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The Achilles tendon is the thick strong tendon at the back of the ankle. Pain in the Achilles tendon is a common complaint amongst runners and sports people, even those who do not participate in exercise. Generally Achilles pain can be divided into sudden or gradual onset pain. Sudden pain is usually the result of a tear or rupture of the tendon. Whilst this is not rare, gradual onset pain is more frequent. Pain which develops slowly and gradually gets worse is most often caused by a group of injuries, known as tendinopathies. These are degenerative conditions of the tendon or the surrounding paratenon, also often known as tendonitis, although this suggests the presence of inflammatory cells which biopsies have not demonstrated. Other causes of gradual onset pain could be Achilles bursitis or severs disease, although these are less frequent. Achilles tendonitis can occur in either the mid-portion of the tendon, or at the insertion or attachment point to the heel bone. In mid-portion tendonitis the pain is located approximately 2inches above the heel bone. In insertional cases, it is at the attachment point. Other symptoms include: Stiffness in the tendon, especially after periods of rest. The tendon may appear thicker and red compared to the other side. It is tender to touch the tendon. Pain tends to ease as the tendon warms-up and then hurts more after exercise. You may feel small lumps in the tendon (nodules). The tendon may 'creak' on movement.

Treatment of Achilles pain caused by a tendinopathy should initially involve rest and the application of cold therapy to ease pain and encourage blood flow. When ice is applied initially there is a decrease in blood flow, however when removed after 10-15 minutes there is a massive influx of blood to the area. This is important in Achilles injuries, as the tendon has a notoriously low blood flow which can make healing slow. Other treatment methods should include gentle stretching of the calf muscle complex, sports massage to the calf muscles and frictions to the tendon. Ultrasound or laser therapy may also be effective. Heel raises can be placed in the shoes on a temporary basis to help take the strain off the tendon. However, wearing these long-term can lead to shortening of the tendon.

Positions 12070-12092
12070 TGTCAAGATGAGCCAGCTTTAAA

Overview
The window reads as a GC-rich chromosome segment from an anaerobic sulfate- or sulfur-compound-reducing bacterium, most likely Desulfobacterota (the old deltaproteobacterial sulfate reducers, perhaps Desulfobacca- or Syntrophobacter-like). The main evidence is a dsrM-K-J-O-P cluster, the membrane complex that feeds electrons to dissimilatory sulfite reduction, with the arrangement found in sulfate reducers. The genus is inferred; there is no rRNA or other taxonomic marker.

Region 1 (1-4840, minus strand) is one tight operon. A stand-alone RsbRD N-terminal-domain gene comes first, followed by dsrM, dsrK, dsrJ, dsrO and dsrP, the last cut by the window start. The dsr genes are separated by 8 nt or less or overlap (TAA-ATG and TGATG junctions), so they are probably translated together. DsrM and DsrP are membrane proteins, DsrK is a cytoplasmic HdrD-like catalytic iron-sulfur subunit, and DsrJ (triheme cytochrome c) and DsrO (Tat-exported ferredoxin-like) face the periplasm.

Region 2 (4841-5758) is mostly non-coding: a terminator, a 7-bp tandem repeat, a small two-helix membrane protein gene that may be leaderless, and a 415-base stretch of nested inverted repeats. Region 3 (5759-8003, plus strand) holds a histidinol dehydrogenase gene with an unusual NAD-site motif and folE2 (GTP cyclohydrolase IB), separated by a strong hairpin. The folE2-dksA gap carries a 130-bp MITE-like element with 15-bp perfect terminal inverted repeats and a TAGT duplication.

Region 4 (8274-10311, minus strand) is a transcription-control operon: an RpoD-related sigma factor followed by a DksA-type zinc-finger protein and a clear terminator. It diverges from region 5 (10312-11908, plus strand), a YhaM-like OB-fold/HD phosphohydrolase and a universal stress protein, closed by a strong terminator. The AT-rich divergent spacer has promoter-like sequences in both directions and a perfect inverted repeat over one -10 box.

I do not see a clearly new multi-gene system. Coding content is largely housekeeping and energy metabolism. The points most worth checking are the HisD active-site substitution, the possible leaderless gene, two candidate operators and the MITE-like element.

Once initial pain has decreased, an eccentric strengthening programme can be implemented. Eccentric exercises involve contracting the muscle whilst it lengthens (as opposed to concentric where it shortens!). This type of exercise has been shown to be most effective in treating Achilles tendinopathies. The heel drop exercise is the gold standard here, performed on a step, starting on the tip toes and lowering the heels down slowly, under complete control until the heel is below the level of the step. As pain decreases, a gradual return to sport can be implemented, although to is important to ensure that any factors which may have contributed towards the development of the injury are corrected before returning. Common causative factors include tight or weak calf muscles, overpronation, sudden increases in activity, hill running and wearing high heels regularly.

Heidi Mills (BSc Hons GSR) is a Graduate Sports Rehabilitator who runs a sports injury clinic in Norwich (UK) and also works for http://www.sportsinjuryclinic.net

Article Source: http://EzineArticles.com/?expert=Heidi_Mills

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